Pharmacokinetic interactions: the effect of herbal extracts and supplements on drug permeation
The surge in popularity to treat illnesses with a more holistic approach is causing growing concern due to the increasing occurrence of adverse reactions, which are the result of interactions due to the concomitant use of herbal medicine and/or supplements with Western medicines. The modulating effects that herbal medicines and/or supplements can have on the pharmacokinetics of concomitantly administered allopathic drugs have recently captured the attention of both researchers and medical practitioners. During this study, emphasis was placed on the investigation of the potential membrane modulating effects of four selected herbal extracts (i.e. Vitis vinifera seed, Hoodia gordonii, Harpagophytum procumbens, Leonotis leonurus) and one supplement (i.e. methylsulfonylmethane) on the intestinal epithelial permeation of a model compound. The permeation modulating effects of the selected herbal extracts and supplement were evaluated with Rhodamine 123 (RH-123), which is a known substrate of the active efflux transporter, P-glycoprotein (P-gp). The bi-directional transport of RH-123 was measured in the presence and absence of the selected herbal extracts/supplement across excised pig jejunum tissues using a Sweetana-Grass diffusion chamber apparatus. Samples of 180 μl were withdrawn every 20 min over a period of 2 h. A validated fluorescence spectroscopic method on a Spectramax Paradigm® plate reader was employed to analyse the experimental samples to determine the RH-123 concentration in each sample. A Lucifer yellow (LY) transport study was performed to prove that the technique employed in mounting the excised pig jejunum tissue was not detrimental to the integrity and viability of the tissue. All transport studies were performed in triplicate at three different concentrations of each selected herbal extract and supplement. The percentage transport and apparent permeability coefficient (Papp) values were calculated from the obtained transport data in two directions. The efflux ratio (ER) values were calculated from these Papp values. Trans-epithelial electrical resistance (TEER) was measured at the onset and termination of each transport experiment using a Warner Instruments® EC-825A epithelial voltage clamp. Decreases in the TEER values were used to confirm compromising effects on the integrity of the membrane and/or to note any potential effects of the selected herbal extracts and supplement on the tight junctions. Methylsulfonylmethane (MSM) mediated a discernible increase in RH-123 transport in the secretory (i.e. basolateral-to-apical) direction, whilst a decrease in RH-123 transport was observed in the absorptive (i.e. apical-to-basolateral) direction when compared to the negative control group (i.e. RH-123 alone). This verified that MSM is adept to induce P-gp mediated efflux in a concentration dependent manner. Vitis vinifera seed extract mediated a concentration dependent increase in RH-123 transport in both directions when compared to the negative control. Vitis vinifera seed extract also caused the TEER to decrease concentration dependently in both directions, which indicated the opening of tight junctions and consequently also caused an apparent increase in RH-123 transport. Hoodia gordonii extract mediated a concentration dependent increase in RH-123 transport in the absorptive direction with a decrease in the secretory direction, which indicated that Hoodia gordonii extract may contain molecule(s) that act as P-gp efflux pump inhibitors. Harpagophytum procumbens extract demonstrated a non-concentration dependent induction of P-gp mediated efflux. Leonotis leonurus extract exhibited a concentration dependent increase in RH-123 transport in the absorptive direction but the secretory direction demonstrated an induction of P-gp related efflux upon reaching a baseline concentration. These ex vivo pharmacokinetic interactions proved that herbal medicines and supplements can have an effect on Western medicine's membrane permeation and therefore also their bioavailability and further in vivo studies should be conducted to confirm the clinical significance thereof.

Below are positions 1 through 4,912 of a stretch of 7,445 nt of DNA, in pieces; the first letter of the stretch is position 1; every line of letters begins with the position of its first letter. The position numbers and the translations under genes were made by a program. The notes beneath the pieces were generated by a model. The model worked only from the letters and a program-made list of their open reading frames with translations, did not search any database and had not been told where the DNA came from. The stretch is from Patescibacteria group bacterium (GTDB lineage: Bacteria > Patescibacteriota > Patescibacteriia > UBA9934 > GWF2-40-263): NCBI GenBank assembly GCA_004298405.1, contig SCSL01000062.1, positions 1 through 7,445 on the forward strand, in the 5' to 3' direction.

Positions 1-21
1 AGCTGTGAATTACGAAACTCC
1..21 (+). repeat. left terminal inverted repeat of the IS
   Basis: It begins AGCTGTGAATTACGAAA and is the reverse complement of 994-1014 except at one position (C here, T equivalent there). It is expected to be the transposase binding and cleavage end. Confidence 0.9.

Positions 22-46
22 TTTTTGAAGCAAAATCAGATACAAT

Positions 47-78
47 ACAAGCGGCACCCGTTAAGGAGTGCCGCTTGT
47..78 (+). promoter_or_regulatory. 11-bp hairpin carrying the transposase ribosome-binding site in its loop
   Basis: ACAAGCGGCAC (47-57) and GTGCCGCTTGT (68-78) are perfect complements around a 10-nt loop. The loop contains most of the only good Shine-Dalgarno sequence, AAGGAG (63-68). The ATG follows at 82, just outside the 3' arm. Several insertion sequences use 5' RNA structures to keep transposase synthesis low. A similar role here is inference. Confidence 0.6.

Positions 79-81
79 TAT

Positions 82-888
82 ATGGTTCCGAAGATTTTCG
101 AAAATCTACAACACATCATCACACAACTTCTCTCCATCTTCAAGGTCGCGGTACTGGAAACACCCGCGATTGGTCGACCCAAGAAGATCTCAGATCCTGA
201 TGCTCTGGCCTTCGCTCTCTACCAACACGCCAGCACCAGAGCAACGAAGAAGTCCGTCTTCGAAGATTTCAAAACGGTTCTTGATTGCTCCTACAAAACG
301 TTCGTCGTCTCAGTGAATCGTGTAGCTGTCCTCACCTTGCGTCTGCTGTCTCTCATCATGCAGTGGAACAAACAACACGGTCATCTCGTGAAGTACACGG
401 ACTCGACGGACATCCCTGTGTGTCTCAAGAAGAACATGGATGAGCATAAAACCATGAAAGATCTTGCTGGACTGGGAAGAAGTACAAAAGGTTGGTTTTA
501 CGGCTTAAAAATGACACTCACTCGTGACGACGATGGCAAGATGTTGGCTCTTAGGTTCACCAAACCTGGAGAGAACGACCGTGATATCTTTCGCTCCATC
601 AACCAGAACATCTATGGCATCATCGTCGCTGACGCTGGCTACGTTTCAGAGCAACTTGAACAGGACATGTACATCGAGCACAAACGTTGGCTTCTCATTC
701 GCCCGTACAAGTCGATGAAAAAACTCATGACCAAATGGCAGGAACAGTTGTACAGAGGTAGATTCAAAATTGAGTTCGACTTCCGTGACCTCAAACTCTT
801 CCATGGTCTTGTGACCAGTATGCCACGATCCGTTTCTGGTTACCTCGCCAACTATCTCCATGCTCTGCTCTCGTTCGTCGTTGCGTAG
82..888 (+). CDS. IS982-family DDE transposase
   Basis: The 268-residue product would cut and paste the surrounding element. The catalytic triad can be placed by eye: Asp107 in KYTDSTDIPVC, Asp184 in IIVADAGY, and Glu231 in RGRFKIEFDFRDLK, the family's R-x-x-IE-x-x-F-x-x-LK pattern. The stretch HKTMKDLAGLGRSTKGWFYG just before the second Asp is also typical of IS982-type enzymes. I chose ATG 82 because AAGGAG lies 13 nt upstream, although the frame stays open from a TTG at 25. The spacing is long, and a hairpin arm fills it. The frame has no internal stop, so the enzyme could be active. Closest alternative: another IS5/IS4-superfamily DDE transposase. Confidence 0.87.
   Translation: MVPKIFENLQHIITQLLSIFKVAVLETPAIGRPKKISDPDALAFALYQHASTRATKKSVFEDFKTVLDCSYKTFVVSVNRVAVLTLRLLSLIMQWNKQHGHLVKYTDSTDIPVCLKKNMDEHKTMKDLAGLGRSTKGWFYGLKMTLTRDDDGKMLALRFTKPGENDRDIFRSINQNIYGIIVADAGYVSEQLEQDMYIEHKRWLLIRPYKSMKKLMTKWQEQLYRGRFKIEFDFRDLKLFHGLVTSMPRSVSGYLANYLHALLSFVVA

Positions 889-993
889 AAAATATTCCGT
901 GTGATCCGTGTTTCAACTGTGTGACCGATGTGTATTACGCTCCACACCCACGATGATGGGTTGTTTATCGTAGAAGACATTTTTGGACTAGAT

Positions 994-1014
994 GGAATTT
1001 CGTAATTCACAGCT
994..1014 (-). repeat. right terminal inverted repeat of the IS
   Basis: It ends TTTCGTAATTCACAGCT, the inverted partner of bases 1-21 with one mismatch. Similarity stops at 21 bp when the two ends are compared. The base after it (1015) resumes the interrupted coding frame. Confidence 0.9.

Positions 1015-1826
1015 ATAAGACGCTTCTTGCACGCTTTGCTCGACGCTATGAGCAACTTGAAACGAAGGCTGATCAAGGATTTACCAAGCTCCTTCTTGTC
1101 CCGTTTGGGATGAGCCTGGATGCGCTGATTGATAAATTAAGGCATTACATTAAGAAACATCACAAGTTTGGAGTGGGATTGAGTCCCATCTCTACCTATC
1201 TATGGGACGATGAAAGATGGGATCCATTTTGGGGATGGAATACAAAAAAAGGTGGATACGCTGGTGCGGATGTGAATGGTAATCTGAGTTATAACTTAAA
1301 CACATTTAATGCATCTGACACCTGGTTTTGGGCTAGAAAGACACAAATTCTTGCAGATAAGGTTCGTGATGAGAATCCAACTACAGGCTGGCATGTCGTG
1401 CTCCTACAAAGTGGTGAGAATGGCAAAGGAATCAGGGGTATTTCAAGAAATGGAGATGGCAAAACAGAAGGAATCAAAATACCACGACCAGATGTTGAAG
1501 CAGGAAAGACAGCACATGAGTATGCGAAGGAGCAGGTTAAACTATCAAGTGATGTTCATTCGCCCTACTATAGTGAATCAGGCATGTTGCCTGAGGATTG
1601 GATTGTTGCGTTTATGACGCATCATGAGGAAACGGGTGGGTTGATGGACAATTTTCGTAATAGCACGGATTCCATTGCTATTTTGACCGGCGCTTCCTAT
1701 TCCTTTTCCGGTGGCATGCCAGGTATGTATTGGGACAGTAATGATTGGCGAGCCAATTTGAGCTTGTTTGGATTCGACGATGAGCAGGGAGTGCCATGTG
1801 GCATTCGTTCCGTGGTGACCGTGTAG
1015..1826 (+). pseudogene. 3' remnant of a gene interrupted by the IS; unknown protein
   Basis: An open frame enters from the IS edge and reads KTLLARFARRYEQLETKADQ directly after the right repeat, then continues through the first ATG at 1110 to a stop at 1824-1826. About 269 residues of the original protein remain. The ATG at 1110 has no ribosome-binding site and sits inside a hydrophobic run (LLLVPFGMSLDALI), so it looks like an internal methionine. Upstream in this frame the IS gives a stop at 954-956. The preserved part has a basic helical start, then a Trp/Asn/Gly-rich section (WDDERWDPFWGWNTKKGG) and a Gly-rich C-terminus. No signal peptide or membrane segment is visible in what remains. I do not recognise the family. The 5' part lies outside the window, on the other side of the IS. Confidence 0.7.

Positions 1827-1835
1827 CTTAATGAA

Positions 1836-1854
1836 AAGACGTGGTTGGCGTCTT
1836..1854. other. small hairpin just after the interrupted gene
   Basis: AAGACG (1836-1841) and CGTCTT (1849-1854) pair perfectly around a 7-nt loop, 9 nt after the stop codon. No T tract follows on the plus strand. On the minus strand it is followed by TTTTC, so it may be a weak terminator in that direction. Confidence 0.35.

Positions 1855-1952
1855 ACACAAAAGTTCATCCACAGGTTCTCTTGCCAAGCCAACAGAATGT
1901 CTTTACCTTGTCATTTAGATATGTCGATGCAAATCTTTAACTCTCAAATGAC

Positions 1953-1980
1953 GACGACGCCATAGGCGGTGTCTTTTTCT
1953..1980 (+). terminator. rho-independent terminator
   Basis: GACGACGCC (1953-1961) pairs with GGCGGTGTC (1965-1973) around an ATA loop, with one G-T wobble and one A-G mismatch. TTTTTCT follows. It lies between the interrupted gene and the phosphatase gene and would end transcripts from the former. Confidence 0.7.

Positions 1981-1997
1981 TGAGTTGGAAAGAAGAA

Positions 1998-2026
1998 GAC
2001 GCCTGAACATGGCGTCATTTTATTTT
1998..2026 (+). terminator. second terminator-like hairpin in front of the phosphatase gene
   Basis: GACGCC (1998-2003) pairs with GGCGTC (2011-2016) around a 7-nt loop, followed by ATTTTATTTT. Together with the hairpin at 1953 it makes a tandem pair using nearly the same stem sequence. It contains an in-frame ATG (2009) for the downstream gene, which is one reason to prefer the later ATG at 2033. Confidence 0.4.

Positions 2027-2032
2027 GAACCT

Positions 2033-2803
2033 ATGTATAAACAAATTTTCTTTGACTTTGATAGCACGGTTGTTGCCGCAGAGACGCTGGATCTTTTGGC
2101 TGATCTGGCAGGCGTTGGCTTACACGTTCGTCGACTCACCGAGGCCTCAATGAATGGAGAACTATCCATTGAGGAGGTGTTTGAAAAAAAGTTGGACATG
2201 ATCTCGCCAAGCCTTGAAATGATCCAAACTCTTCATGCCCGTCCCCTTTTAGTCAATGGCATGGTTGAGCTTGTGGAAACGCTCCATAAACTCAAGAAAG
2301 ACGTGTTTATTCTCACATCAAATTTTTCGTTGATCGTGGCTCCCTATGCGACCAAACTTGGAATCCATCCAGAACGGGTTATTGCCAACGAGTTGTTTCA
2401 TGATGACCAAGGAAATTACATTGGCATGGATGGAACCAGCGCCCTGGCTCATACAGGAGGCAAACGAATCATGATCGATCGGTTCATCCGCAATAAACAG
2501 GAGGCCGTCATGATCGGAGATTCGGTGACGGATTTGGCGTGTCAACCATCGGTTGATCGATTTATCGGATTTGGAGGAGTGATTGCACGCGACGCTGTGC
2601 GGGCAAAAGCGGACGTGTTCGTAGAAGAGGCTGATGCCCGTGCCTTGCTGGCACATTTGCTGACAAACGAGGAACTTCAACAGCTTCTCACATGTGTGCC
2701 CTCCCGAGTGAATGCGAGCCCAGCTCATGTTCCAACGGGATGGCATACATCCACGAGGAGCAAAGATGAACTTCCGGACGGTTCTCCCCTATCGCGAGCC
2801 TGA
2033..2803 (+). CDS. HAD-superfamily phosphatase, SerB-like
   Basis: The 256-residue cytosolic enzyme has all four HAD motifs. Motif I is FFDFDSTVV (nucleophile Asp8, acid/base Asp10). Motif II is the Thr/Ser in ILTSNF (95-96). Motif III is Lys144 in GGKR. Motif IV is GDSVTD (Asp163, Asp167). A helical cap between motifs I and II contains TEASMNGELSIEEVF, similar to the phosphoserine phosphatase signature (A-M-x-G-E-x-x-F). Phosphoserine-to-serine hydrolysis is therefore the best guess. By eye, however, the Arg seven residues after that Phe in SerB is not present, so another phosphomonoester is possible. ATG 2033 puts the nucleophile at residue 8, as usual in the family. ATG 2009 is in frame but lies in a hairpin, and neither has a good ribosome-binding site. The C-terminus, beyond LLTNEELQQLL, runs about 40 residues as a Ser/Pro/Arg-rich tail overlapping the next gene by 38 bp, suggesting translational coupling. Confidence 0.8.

- Health Sciences